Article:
Perhaps as a consequence of reading too many home decor blogs, or maybe because of the perceived wisdom of your friends and family, there may be some home decor myths that you have taken to heart during your efforts to create a functional and well-designed household. While it is perfectly reasonable to seek the opinion of others, you don’t have to take everything as the gospel truth.
At the end of the day, your home is yours to do what you want with. You don’t have to follow every home decor rule you see listed online, and you don’t have to believe everything you hear. In this article, we discuss a few misconceptions that you may have become prone too when it comes to home ‘rules’. Read them, heed them, and when you’re next thinking about decorating your home, consider going against conventional wisdom if you need or want to.
Myth 1: A modern house needs modernised decor
Now, when it comes to adding value to your home, it’s probably right to decorate an old farmhouse with traditional decor and a modern house with something a little more up-to-date. It’s a way to appeal to the home buyer who might expect a certain style when they enter your home. However, if you’re living in a fairly modern build, perhaps in the middle of an up-and-coming neighbourhood, you don’t need to subscribe to the notion that your decor and furnishings need to be modernised. If you aren’t planning to sell your home, you can decorate your house as you see fit. And besides, at the moment, retro and Mid-Century furniture is on trend, so if you have a heart for all things past, you aren’t breaking any modern trends if you fill your home with vintage sideboards and 80’s patterns.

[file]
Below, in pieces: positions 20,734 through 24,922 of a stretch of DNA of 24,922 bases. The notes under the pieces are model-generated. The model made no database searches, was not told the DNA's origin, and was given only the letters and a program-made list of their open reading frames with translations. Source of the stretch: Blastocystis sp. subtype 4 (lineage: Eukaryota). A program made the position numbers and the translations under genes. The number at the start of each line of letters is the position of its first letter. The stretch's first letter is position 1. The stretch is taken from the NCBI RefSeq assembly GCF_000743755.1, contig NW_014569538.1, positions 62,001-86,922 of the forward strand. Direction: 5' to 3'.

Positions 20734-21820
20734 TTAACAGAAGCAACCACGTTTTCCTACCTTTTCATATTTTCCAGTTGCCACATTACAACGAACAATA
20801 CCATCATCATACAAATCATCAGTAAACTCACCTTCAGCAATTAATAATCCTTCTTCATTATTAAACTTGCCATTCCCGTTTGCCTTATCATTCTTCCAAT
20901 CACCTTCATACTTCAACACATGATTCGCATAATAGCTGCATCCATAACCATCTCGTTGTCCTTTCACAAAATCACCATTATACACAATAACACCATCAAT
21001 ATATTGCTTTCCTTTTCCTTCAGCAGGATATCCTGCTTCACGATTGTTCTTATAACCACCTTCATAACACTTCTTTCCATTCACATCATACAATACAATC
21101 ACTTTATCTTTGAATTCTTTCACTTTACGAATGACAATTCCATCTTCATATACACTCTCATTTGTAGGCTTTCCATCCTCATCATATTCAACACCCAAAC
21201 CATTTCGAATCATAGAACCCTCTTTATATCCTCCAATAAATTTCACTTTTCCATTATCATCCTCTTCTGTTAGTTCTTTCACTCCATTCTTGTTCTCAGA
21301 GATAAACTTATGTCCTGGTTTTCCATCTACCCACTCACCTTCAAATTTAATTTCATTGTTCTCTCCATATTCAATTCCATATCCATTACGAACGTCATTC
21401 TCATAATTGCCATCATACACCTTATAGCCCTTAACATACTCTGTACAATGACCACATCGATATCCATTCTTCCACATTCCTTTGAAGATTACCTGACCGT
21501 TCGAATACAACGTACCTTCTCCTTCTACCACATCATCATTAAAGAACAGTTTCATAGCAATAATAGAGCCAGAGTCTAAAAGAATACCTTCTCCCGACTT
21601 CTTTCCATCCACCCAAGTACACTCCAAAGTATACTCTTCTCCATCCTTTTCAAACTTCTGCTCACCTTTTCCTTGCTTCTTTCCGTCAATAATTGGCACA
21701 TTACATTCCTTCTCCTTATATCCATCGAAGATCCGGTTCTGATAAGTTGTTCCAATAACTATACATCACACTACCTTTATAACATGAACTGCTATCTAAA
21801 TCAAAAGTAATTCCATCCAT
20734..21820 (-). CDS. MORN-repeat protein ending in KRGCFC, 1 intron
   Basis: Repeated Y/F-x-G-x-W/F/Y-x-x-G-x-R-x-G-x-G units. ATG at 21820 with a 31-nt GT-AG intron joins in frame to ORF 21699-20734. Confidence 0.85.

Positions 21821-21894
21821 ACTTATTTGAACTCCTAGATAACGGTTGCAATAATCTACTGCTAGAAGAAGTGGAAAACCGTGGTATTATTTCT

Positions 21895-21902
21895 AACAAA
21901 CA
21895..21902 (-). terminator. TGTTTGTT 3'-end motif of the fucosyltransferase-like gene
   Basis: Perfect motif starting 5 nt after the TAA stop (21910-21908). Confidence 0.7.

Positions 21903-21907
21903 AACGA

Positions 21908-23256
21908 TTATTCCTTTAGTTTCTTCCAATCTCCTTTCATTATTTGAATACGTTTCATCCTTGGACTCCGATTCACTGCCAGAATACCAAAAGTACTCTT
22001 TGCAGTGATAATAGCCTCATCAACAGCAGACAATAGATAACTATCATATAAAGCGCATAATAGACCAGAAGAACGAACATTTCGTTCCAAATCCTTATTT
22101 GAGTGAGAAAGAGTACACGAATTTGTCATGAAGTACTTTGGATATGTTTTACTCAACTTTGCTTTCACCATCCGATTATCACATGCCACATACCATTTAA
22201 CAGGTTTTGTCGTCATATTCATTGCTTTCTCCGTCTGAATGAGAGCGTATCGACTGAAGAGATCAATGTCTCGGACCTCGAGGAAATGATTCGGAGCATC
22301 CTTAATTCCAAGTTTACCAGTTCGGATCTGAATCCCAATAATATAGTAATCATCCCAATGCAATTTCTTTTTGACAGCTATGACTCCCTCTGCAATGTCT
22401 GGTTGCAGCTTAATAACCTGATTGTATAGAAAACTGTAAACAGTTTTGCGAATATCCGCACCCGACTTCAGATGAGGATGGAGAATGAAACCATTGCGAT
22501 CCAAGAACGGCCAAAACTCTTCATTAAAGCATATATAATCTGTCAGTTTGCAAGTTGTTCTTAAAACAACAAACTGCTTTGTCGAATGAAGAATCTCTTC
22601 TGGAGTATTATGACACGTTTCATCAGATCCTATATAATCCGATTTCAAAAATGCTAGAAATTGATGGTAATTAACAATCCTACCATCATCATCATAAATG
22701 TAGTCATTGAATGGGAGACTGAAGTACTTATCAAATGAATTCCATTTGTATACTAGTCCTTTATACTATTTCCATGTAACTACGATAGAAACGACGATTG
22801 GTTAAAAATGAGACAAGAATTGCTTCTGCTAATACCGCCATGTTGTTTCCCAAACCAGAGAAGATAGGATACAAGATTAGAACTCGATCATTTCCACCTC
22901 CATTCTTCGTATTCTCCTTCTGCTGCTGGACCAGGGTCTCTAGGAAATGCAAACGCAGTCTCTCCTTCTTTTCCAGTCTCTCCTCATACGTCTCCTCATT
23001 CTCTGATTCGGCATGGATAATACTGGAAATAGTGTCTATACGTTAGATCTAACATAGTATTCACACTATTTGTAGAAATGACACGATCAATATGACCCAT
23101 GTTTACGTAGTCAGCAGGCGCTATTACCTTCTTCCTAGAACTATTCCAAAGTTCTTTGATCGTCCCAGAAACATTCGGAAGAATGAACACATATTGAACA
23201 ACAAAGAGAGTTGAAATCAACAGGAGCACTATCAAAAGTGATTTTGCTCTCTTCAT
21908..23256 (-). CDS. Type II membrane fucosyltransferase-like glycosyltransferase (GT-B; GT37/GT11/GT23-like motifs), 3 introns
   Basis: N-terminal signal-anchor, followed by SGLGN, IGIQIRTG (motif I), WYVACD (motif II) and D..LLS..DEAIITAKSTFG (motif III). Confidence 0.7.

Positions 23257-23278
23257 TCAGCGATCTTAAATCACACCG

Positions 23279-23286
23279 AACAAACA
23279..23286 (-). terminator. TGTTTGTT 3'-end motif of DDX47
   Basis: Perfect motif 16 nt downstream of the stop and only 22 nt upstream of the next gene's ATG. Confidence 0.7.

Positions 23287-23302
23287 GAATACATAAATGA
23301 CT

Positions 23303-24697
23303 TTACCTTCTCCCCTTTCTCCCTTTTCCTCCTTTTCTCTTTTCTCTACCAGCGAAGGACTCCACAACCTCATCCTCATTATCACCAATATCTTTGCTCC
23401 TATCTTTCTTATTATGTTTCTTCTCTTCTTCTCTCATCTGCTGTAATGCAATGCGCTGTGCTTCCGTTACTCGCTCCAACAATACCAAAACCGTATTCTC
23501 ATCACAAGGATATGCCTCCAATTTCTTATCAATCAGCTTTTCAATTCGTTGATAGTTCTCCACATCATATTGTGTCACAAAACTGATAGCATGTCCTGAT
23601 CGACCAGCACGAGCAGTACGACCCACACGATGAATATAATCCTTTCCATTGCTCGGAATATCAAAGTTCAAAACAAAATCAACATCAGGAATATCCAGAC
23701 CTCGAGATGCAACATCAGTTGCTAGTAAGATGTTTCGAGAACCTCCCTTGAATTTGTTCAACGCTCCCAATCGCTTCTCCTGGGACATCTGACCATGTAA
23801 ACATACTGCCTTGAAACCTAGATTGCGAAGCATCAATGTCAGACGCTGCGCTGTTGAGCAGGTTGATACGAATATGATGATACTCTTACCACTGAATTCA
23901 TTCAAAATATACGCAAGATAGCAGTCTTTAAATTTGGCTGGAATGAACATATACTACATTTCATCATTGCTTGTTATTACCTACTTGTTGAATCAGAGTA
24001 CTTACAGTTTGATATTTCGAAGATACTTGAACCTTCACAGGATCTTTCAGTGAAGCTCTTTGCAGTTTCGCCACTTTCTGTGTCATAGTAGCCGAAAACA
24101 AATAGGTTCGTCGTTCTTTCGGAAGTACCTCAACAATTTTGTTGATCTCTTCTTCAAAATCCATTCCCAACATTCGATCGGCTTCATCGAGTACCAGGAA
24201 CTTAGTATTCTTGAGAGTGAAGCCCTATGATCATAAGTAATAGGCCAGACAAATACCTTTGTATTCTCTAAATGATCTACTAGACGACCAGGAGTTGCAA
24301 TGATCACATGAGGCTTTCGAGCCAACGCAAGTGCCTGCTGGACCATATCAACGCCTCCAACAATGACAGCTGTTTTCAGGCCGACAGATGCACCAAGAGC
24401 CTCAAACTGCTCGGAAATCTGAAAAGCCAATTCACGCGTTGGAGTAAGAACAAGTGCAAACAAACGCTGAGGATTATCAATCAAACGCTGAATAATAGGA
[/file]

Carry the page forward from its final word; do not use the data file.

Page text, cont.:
Myth 2: You shouldn't mix patterns
It is assumed that a mix of patterns in a room will diminish a room’s visual appeal and create too many stark contrasts, but this doesn’t have to be the case. There is no reason why a mix of geometrical styles can’t sit well together, providing they adhere to your chosen colour palette. Whether you’re working with beige and pinks, blues and greys, or yellows and whites, work with a variety of patterns and fabrics in your home and play around with your ideas until you are happy with your decorating scheme. Check out these ideas on how to mix up patterns in your decor for inspiration.
Myth 3: Art should be hung on a wall
When you buy a piece of art, where do you instinctively put it? We are guessing you hang it on the wall. And that’s fine, we aren’t stopping you, but there are other places to put your paintings, and they don’t have to be hung by a nail. You could prop a large painting against a wall, for example. Or you could rest it on your mantelpiece. And you could even place a painting on a shelf inside your bookcase, or within a paned cabinet. Oh, and if you have inherited something ugly from a distant relative, you could find a place for it under your sofa, or a box in the attic, or anywhere out of sight. So, for paintings good and bad, your options really are limitless.
Myth 4: Your ceilings should be white
Look up now and consider your ceiling. Compared to the rest of your room, is it a little boring? If it’s coloured white and the rest of your room has a better variety of colour, then your answer might be yes. You see, your ceiling doesn’t have to be white; in fact, it can be distracting if there are no other whites in the room, and it might not fit well with your overall colour scheme. Instead, consider giving your ceiling a makeover so that it better matches your home’s decor. Take a look at these painted ceilings for some useful ideas, and consider following suit if any rooms in your home would benefit from something slightly against the norm.
Myth 5: You shouldn't buy nice furniture if you have kids
Yes, you should probably avoid spending a fortune on furniture if you have kids in the house, but you shouldn’t skimp on quality in fear that your children will go crazy with a wax crayon or spill their juice all over you lovely new sofa. The key here is to choose pieces of furniture that are stain-resistant and to position them in areas of the house where your children are less likely to do any damage. You might also buy protective coverings for your chairs and sofas, such as blankets and throws, that can easily be cleaned should your children (or pets) accidentally cause a spill.